Personally, I am over the top excited that we are on the cusp of turning the page on not only a new year but also on a new 10-year window of opportunities and possibilities!
You may be thinking, whoa…I am just embracing the fall season…yikes… it is tough to think about a new decade!
Yet it is this groundwork, this forward thought that you put in place TODAY that will propel you and lead you into greatness in 2020 and beyond. Designing a new decade rests in your ability to vision, in your willingness to be curious, in your awareness of where you are now and what you most want to curate. Essentially, curating what's next is about tapping into today with confidence, conviction, and decision. Leading YOU starts now. This is your new next. It is your choice.
Sometimes to get to that 'next', you need to take a step back to reflect. Please pardon my asking you to spend time in yesterday. Those who know me personally, know that I created and continue to grow my business based on enabling the present moment as a springboard for living your legacy. So, indulge me here! True, I am asking you to peek into the past, yet it is only in order for you to bring the essence of that past forward into this moment called NOW.
One of the best ways to tap into what's next is to clarify what drives you. To design a new decade, ask yourself this question about the past ten years:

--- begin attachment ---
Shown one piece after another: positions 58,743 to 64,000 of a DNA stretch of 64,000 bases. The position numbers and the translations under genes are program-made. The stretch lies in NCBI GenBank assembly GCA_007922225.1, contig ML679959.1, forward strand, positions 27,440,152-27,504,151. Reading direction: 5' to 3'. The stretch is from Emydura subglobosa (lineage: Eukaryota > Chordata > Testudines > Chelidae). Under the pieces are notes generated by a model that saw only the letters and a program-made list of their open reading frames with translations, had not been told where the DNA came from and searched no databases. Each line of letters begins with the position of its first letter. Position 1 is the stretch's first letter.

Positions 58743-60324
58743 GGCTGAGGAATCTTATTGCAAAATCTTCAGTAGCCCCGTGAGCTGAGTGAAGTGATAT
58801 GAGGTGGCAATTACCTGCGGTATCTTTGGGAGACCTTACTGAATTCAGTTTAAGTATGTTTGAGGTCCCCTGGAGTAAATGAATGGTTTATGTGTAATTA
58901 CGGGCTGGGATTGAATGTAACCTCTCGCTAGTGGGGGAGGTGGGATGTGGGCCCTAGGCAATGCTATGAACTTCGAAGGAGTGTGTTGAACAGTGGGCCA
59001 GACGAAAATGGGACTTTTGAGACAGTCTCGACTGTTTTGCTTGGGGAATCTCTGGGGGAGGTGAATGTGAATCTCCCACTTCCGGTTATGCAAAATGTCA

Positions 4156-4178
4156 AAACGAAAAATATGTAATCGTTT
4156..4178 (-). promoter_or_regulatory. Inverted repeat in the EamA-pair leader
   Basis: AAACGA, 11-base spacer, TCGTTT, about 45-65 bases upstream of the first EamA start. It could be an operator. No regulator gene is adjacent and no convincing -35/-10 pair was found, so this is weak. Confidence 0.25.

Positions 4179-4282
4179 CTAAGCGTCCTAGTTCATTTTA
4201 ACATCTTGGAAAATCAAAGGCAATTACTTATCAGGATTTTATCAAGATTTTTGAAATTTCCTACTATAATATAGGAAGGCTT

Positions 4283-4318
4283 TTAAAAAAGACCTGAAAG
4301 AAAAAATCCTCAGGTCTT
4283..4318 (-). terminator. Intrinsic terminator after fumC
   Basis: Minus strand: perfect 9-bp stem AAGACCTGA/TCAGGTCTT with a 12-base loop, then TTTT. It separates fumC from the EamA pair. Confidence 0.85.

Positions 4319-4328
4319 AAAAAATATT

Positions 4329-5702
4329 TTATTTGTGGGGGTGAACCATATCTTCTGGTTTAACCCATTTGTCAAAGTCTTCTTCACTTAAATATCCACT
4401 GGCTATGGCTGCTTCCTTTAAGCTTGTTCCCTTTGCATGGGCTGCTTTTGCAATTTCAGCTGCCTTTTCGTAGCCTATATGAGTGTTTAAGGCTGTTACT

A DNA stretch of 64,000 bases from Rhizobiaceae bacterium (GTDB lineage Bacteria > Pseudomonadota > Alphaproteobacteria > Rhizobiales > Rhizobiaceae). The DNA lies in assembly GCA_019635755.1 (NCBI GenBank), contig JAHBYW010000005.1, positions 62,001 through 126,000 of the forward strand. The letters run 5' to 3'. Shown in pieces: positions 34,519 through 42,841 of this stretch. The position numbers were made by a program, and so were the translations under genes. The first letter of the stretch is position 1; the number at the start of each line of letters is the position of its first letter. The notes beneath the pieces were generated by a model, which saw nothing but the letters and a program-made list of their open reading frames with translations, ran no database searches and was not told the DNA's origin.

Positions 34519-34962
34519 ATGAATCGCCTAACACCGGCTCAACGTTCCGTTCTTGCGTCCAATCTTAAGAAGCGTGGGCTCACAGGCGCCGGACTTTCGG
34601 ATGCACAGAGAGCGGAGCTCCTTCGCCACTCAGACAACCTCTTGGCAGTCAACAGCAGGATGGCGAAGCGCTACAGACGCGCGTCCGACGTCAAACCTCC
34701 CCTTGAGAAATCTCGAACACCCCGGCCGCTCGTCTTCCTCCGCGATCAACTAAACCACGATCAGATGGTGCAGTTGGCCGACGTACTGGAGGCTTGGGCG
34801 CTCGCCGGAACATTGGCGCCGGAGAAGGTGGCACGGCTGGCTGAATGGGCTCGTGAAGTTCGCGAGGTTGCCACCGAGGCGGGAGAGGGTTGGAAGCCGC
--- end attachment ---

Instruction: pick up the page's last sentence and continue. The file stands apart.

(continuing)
What worked? What were my successes?
Make a list of your achievements big and small. Don't type them, but rather use ink and paper and sit with and savor them. Move your thoughts and your successes from your head, to your heart, to your pen, to the paper. Remember that on the flip side of goals not attained and New Year's resolutions abandoned, there was more than likely some traction and action that moved you forward, even if the end result was not what you expected. Once you have a full list of a decade's worth of personal and professional accomplishments, think about how this makes you feel. Do you remember celebrating all of them? My guess is no. So, celebrate them now. Give them new life by validating them. Circle the successes that resonate with you most right now. Where can you lean into those accomplishments as you power into the decade ahead?